"Seven children, did you say?" Hermione asked at supper the day before their journey was to begin. Henry had just finished telling her about Ronald and his sizable family. "My word."

"To see them all together boggles the mind," he agreed. "An entire family of all shapes and sizes, but all with bright red hair."

"And Lord Ronald is the tallest?"


A small frown crossed her face. "Hmm."

"What have you Seen about the Seeking?" he asked, hoping to divert the young woman’s mind from his friend’s abysmal first impression.

Hermione took a thoughtful sip of wine before answering. "I have Seen," she said, "that more will be added to our number and we will each of us be tested before our quest comes to an end."

"Our quest will end, then?"

"The Seeking always ends, but whether it ends happily or sadly remains to be known."

"Will it end happily?" Henry persisted despite the cryptic reply. "Will we find the new King?"

"That I do not know," Hermione responded gravely.

He gulped. "Will any of us die?"

"That, too, I do not know. I wish I had all the answers, Lord Henry, but I do not. They will come, one by one, when the time is right. I hope I will be able to recognize them when they do."

"So do I," he agreed.

She smiled slightly, showing rather large front teeth. "I shall try not to disappoint us both."


Remus had their horses waiting at dawn the next day. Firebolt snorted, his breath misting in the chill early-morning air, and pawed the cobblestones impatiently. Yasameen, Hermione’s gray mare, stood beside him with quiet dignity.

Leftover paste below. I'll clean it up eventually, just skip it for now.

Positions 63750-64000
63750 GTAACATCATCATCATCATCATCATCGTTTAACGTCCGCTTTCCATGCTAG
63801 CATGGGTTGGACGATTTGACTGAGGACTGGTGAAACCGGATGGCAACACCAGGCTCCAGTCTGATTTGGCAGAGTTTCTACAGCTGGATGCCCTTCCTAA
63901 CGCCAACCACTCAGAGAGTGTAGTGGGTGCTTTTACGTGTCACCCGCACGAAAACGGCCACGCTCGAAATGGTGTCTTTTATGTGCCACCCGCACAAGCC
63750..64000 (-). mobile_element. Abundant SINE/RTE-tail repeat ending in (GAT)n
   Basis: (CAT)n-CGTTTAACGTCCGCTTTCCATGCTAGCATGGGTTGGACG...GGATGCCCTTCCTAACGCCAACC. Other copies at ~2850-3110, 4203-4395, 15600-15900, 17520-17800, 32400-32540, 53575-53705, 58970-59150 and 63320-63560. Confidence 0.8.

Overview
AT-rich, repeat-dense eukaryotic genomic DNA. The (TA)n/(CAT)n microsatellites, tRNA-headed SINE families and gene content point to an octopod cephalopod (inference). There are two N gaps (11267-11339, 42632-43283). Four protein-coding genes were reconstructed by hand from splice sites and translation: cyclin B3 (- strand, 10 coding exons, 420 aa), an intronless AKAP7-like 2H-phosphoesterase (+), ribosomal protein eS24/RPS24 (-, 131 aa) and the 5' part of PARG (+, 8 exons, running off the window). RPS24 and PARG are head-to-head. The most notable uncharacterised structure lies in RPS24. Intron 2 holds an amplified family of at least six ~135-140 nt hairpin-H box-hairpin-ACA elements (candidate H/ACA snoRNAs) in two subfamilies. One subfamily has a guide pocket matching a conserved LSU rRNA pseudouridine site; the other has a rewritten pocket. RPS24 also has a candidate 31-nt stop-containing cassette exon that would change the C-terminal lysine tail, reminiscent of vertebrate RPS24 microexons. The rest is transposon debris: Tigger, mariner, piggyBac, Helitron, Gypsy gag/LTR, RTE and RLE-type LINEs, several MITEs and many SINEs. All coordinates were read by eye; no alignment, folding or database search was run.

"Good luck," he said simply as Henry and Hermione came forward to take their reins.

"Stay true," Sirius told them.

"Do not fail our people," Severus admonished.

Hermione stifled a smile as Henry made a wry face after the third Warder’s less-than-affectionate farewell. She had put her foot in Yasameen’s stirrup when Ronald, riding a brown horse, clattered into the courtyard. "What on earth—" Severus bit out.

"Ron!" Henry exclaimed.

"Harry!" the redheaded young man cried back, grinning broadly.

"Wh–what are you doing here?"

"Going Seeking, of course," Ronald replied as he dismounted. Besides his bulging saddlebags, a well-worn longbow and quiver of arrows hung from his saddlebow. "You didn’t think I would let you go off by yourself, did you?"

"But you are not to go," Remus reminded him gently.

"That is what everyone told me, but I could not find it written anywhere," the young man said in a rather flippant tone of voice. "I have looked through all the books in the kingdom, I swear I have."

"You are needed for the home guard, do you not remember?" Sirius said.

The grin faded from Ronald’s face. "I remember. I wished I could go and stay both, but I needed to make a choice. And I choose to go."

"But you cannot go!" Severus snapped impatiently.

"He is to go."

Everyone spun around abruptly. "What?" they exclaimed as one.

"He is to go," Hermione repeated serenely. "I have Seen it. He is the Loyal One."

Henry smiled, pleased at the information, while Remus nodded in acceptance. Sirius looked vaguely disappointed and Severus vaguely annoyed. And Ronald was outraged. "Why didn’t you say anything before?" he demanded.

"I had not Seen it then," she replied with a small smile. He had to come to join them, despite all odds and orders, to be proven the Loyal One.

"Barking mad, I told you," Ronald grumbled, loud enough for her to hear, as they all mounted. Hermione hid her grin and did not answer. While she could not afford to make enemies, especially with the vital mission at hand, meeting this recalcitrant redhead showed her that a few foes were nevertheless necessary. They kept one on one’s toes.

"And on that cheerful note," Sirius said as the three riders disappeared into the early morning mists, "it all begins."